Periscope by Twitter is being discontinued, but there are many similar platforms taking its place, such as meetme. It is a way to livestream yourself over your phone, and anyone can join, watch, comment, and buy stuff for you. There is a lot of sexual content and advertising is targeted at young women. There is an age restriction, but no proof is required. Kids can easily lie about their age and will only get banned off the app if reported. Anyone using these apps needs to do a very careful age verification check as they may be talking to a kid posing as an adult.

Reddit is a great website for finding people with like-minded interests and forming a group or online community, called a Sub-Reddit. If you do a Google search on a topic, one of the first things to come up is often a Sub-Reddit. However, there is a dark side to Reddit. Porn is abundant and easy to find, usually labeled NSFW (not safe for work). There is a chat/message feature and no moderation of content.

TikTok started as a lip-syncing app and has become very popular, consisting of user generated videos of all types of content. There are TikTok challenges – some are funny, but some are dangerous. Porn is not allowed on TikTok, but it is there. You can direct message, livestream, and link your other online memberships on a “link tree.” A TikTok post can be deleted, but once it is sent to someone, it exists on the internet. As a parent you can see the videos your kids have liked by going to their profile. What you “Like” determines the type of content that feeds onto your page, true for most all apps. Some kids will keep videos that they make in their drafts and send them out from there, not posting them. TikTok can be damaging because kids want to be like what they see, again leading to eating disorders or mental health issues. Some TikTok personalities become famous among kids with millions of followers, even though the content is not appropriate for kids.

Snapchat is popular messaging app to send messages, videos, or pictures to your friends. The idea is that you pick how long the post lasts on the internet, and as soon as it’s done it deletes and can’t be viewed again. Nothing ever deletes from the internet. Period. Snapchat has servers that hold onto every single thing that’s been posted. If someone takes a screenshot of a Snap you sent, you will be sent a notice that they have done so, but there are ways around this. Be aware that you could be sending things through Snapchat that people are capturing without you knowing it. A part of Snapchat, Snapmaps, has the exact location you were at the last time you opened the app. Parents should have their kids turn off the Snapmap feature in Snapchat, and always teach kids not to have locations or other identifiers in their user names.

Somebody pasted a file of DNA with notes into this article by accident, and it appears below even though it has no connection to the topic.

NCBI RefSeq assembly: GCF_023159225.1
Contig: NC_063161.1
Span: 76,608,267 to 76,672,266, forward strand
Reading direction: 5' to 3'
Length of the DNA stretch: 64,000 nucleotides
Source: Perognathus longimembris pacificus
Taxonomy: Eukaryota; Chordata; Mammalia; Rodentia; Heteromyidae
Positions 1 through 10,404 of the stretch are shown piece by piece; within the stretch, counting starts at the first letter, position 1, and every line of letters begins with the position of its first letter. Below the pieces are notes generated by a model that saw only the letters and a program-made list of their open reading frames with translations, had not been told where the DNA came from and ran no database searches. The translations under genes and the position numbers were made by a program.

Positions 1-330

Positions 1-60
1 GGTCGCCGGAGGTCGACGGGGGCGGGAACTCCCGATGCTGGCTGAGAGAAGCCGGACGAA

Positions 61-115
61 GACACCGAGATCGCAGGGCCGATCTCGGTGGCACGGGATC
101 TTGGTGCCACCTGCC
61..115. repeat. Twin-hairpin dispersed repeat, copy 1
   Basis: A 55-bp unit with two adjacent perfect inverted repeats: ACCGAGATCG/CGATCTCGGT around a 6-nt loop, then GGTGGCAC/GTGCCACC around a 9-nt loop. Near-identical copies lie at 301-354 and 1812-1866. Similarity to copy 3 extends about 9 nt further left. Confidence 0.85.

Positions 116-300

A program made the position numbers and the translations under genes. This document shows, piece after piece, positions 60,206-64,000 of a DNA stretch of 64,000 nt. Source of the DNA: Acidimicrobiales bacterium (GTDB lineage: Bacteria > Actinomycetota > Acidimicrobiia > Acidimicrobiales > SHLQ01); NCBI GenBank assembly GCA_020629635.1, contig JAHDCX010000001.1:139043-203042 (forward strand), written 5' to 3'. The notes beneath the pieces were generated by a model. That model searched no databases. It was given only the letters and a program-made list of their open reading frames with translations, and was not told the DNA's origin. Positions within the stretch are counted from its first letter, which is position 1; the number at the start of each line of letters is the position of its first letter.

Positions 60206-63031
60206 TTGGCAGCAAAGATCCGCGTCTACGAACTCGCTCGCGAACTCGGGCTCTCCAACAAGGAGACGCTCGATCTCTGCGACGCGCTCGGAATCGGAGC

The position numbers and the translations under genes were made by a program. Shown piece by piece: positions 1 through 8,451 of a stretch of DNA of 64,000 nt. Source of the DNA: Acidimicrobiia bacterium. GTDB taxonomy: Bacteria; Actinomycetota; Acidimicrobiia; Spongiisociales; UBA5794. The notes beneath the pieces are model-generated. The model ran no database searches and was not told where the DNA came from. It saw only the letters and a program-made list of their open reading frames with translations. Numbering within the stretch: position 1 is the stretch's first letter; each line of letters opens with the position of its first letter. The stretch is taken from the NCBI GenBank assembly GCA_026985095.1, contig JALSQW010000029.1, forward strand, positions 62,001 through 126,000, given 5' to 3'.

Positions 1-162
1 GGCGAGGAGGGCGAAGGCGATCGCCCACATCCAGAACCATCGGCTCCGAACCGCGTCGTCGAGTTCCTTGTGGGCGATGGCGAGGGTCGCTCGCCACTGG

The platforms and apps discussed were the ones Mitzel and Wilkie have encountered most commonly in their counseling with kids in trouble. They stressed that it is important to communicate openly with your kids about what they are doing on the internet. They may get annoyed with you, but they will know you care about them and will be less likely to engage in risky behavior. Don’t always rely on your kids’ perception of a social platform or app. Investigate it for yourself. Look it up and check it out.

Dakota Family Services can be found at Located in Minot, Fargo, and Bismarck, DFS provides outpatient therapy, psychological testing, and medication management for children, adolescents, and adults.


Online Poll

Do you believe the COVID-19 pandemic will end by this summer?

You voted:

Latest E-Edition

(0) comments

Welcome to the discussion.

1. Be Civil. No bullying, name calling, or insults.
2. Keep it Clean and Be Nice. Please avoid obscene, vulgar, lewd, racist or sexually-oriented language.
3. Don't Threaten. Threats of harming another person will not be tolerated.
4. Be Truthful. Don't knowingly lie about anyone or anything.
5. Be Proactive. Let us know of abusive posts. Multiple reports will take a comment offline.
6. Stay On Topic. Any comment that is not related to the original post will be deleted.
7. Abuse of these rules will result in the thread being disabled, comments denied, and/or user blocked.